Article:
Behind the Scenes of West Ranch Cross Country


For most of us, running is a harsh requirement that coaches and P.E. teachers impose on students and is about as enjoyable as walking over hot coals. Some, however, live for the adrenaline that pumps through their veins while sprinting to the finish line. West Ranch is home to a group of talented individuals that passionately pursue the rigorous sport of cross country and love every second of it. Although these students are some of the most dedicated athletes on campus, many are unaware what running entails and the type of training required to run competitively.

“It’s really empowering. You know you have to be in really amazing shape to do the kind of training we do,” senior Mari Dobbs said during practice.

Runners meet up at the set time and place depending on the day of the week. Their practice could take place anywhere from Bridgeport to their home base: West Ranch. Although running a mile is exhausting enough for the best of us, cross country team members can withstand practices that range between a workout of six to twelve miles. These strenuous practices are mostly self-sufficient and student-run.

During practices, the athletes learn to pace themselves in preparation for long, arduous competitions.

“I pace myself by seeing how other people are doing around me, I pick someone I want, and then I go for that person,” said Evan Bates. By repetitively training to run long distances, members of cross country are always well prepared to tackle the extensive stretches they must run during competitions.

On days prior to important meets or races, the cross country runners indulge in several plates of pasta to prepare themselves for the next day. The team fondly refers to this tradition as their “pasta feasts” where they make sure they’re loaded with carbohydrates and are getting into their racing spirit with their teammates.

Every runner’s motivation to pursue the sport stems from unique experiences. Bates revealed that his inspiration is derived from the accomplishment of crossing the finish line, knowing that not many people can do it.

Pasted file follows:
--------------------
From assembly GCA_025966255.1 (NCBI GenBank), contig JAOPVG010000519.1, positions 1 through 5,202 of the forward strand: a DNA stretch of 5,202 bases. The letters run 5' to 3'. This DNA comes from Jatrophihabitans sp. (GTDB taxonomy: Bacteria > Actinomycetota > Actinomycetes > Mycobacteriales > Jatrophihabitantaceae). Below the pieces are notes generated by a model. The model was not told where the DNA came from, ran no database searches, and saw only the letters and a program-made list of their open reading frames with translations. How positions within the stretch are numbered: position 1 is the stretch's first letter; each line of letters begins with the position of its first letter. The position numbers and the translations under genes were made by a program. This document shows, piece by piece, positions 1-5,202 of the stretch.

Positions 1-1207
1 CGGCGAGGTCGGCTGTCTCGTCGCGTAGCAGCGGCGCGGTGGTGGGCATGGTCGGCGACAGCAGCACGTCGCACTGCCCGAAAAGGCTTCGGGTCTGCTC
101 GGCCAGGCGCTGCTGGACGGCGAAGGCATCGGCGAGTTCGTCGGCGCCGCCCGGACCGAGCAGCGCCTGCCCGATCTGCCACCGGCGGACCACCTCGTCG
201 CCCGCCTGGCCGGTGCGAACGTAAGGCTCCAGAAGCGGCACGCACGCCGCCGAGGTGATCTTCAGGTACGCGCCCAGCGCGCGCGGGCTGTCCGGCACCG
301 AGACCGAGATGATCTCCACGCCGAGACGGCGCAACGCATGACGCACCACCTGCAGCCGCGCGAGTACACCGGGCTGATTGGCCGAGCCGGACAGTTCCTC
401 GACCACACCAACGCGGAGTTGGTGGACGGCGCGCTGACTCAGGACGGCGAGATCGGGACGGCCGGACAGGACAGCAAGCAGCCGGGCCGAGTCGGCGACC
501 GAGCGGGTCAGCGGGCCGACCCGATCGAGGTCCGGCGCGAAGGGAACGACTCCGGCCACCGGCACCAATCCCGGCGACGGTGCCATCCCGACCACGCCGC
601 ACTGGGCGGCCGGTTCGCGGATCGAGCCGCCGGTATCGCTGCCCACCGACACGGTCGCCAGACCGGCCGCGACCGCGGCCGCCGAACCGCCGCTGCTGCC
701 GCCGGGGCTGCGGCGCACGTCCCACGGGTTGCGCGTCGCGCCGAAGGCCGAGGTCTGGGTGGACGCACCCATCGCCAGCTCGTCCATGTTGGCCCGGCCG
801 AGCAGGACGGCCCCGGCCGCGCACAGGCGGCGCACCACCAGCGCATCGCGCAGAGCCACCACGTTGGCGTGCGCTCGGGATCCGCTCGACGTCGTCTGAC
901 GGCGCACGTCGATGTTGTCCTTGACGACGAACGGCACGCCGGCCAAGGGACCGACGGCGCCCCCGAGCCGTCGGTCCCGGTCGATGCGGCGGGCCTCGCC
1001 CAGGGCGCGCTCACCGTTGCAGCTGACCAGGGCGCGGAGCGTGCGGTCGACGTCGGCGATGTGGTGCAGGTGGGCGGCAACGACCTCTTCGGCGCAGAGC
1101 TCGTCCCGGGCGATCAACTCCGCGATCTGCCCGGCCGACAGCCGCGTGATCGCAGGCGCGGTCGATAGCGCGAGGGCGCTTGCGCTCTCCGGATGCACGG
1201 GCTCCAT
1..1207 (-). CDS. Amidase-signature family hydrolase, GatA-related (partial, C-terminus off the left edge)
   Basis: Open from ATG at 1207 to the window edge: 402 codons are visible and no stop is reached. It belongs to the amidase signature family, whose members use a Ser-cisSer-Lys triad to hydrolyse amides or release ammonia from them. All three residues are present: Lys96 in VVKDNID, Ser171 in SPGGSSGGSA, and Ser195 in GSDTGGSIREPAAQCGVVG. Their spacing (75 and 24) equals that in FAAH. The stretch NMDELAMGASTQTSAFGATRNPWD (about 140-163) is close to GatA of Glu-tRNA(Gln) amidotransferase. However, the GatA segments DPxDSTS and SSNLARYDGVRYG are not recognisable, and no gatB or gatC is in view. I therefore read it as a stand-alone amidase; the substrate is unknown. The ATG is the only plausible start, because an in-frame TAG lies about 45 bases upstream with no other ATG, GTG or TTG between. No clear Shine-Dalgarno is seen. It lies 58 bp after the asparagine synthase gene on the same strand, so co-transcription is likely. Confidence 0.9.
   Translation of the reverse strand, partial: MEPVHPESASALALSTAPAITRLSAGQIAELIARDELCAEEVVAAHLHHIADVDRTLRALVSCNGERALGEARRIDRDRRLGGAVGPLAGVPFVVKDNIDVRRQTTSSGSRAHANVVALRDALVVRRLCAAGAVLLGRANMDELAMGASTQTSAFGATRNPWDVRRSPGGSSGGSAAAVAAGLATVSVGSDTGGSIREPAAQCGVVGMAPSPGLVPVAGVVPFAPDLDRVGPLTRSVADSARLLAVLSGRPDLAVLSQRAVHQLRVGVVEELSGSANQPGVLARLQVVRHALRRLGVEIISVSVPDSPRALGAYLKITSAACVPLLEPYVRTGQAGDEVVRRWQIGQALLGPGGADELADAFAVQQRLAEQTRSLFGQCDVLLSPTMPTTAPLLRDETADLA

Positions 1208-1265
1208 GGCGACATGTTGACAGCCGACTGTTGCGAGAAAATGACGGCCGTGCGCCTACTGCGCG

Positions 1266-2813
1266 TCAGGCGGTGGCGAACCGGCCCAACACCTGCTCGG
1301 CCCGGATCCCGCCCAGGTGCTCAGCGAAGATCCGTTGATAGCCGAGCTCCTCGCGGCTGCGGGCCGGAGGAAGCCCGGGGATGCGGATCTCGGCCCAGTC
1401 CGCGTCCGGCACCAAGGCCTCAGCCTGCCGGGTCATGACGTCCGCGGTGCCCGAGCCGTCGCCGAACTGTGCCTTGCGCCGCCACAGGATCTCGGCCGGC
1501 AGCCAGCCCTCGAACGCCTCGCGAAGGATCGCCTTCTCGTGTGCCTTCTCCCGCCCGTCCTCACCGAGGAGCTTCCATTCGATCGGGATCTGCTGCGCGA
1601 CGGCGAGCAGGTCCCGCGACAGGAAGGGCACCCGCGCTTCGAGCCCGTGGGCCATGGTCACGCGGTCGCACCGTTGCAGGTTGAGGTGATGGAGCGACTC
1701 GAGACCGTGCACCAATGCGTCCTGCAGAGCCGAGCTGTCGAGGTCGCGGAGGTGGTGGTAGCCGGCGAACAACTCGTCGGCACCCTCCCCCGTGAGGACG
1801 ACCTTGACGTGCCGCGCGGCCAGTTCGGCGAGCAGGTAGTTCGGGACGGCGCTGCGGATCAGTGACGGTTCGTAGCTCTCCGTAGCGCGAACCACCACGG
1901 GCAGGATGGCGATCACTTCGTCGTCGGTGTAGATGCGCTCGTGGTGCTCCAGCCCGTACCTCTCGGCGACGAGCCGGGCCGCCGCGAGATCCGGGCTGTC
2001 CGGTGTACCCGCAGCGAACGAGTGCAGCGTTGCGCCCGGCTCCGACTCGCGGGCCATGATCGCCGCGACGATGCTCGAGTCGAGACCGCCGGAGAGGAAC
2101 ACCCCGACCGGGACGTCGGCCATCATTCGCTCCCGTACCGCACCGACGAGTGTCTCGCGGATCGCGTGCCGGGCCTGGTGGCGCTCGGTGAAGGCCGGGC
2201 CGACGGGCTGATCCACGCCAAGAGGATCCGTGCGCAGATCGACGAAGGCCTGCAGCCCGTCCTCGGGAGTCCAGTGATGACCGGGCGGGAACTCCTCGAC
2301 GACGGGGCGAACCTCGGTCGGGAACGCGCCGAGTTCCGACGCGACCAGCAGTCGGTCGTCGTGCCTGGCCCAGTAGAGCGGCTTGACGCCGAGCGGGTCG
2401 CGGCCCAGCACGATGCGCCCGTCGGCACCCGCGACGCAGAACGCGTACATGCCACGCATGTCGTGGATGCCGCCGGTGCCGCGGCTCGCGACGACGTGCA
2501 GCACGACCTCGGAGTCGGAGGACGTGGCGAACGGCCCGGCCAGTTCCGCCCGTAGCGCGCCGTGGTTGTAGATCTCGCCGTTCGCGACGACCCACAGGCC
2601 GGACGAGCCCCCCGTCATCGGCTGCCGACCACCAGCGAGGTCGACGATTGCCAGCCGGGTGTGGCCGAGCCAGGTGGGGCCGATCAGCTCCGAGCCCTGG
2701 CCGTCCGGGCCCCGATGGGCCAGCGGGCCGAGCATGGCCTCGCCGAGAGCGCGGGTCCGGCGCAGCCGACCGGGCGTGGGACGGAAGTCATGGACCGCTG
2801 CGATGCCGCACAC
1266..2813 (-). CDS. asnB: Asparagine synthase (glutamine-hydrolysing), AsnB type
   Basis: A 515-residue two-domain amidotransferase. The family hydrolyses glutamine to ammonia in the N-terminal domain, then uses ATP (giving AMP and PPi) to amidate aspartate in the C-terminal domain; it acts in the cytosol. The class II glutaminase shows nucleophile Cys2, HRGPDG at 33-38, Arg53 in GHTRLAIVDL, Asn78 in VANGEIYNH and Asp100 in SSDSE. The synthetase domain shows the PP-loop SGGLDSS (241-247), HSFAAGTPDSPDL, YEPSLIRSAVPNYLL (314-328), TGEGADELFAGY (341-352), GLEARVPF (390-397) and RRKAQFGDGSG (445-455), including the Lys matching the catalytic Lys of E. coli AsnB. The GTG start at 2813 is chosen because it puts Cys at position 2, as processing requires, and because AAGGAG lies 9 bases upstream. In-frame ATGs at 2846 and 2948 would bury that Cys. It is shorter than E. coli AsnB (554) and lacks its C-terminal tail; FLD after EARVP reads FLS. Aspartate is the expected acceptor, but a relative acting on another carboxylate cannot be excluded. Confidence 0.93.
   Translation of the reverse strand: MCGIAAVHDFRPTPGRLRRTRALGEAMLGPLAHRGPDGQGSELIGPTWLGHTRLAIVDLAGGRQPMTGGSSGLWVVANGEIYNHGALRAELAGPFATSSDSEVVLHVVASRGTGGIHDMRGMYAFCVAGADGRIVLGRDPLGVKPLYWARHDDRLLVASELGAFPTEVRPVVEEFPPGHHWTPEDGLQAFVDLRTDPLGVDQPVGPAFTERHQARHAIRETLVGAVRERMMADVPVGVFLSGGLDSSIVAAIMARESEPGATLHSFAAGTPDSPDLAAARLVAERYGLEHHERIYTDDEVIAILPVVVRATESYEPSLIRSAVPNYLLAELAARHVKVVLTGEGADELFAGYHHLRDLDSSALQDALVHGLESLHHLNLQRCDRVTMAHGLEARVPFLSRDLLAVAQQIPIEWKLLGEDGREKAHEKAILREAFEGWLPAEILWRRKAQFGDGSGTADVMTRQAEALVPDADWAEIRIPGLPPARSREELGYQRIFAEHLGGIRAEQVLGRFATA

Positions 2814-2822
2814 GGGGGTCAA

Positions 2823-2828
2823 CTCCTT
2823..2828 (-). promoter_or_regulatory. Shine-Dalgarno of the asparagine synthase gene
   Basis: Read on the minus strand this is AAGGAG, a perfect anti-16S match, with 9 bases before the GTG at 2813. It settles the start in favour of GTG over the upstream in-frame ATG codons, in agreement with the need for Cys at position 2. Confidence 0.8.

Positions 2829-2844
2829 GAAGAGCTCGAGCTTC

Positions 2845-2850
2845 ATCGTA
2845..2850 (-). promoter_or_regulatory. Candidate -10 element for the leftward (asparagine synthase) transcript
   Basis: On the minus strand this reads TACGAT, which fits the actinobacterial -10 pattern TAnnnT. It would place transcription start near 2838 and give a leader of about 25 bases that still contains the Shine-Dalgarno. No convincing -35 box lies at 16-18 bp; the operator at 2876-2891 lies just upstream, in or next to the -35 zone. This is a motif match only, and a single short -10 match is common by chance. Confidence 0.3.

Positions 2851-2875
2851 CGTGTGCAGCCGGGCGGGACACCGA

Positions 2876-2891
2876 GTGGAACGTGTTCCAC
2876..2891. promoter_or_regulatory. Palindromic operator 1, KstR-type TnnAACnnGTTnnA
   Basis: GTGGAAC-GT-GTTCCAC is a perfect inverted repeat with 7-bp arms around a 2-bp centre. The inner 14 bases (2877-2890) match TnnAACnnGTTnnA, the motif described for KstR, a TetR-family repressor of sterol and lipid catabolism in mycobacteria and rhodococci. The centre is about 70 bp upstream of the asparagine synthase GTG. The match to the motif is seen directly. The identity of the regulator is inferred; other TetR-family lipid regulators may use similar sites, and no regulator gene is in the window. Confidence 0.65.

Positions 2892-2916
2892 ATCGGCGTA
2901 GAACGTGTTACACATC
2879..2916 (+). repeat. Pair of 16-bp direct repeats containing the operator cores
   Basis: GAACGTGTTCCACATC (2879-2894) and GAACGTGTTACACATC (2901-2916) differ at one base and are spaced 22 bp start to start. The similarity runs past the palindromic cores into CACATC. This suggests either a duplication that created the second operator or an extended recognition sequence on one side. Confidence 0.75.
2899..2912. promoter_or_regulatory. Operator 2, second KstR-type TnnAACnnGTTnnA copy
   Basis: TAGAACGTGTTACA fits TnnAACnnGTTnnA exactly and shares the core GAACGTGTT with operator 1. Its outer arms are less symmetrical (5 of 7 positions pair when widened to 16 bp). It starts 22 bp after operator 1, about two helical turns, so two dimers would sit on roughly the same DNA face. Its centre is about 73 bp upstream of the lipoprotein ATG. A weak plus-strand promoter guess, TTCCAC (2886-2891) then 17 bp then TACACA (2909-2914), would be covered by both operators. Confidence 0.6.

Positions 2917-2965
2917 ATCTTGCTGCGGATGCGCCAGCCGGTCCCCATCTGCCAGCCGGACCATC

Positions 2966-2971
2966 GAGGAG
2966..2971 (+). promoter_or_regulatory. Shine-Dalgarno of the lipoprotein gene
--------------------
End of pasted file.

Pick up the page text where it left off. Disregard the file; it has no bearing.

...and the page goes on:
On the other hand, Jonathan McDaniel found his passion for running after being turned down by a Valencia coach.

“I had another coach start training me who said that I actually had potential, so then I decided to actually take it seriously,” he said.

Although each runner loves their sport, it can be physically taxing. Runner Abby Welch remarks that, “when you cross the line, all the pain suddenly comes to you so you have to spend three minutes after a race just trying to get yourself together. After that, it feels really good because it’s over!”

Cross country affects varying aspects of each athlete’s life, whether it be within school boundaries or outside them. The runners can all agree that practicing so often and uniting to pursue a common goal has strengthened their bonds as teammates. Unity amongst athletes is of unparalleled value and is often the key to success.

“Everyone is just one huge family,” Welch said. “We see each other outside of practice all the time, and it just caused me to be able to create so many great bonds with people I didn’t think I’d normally be able to become friends with.”

At the end of the day, West Ranch cross country is not just a team, but a family that pushes one another to reach their potential and embody their best selves. Although blood, sweat and tears are shed from time to time, the hard-working athletes continue to pursue their goals and are willing to train for countless hours to achieve them. Each practice and race brings them a step closer to attaining their aspirations not only athletically but in every facet of their lives.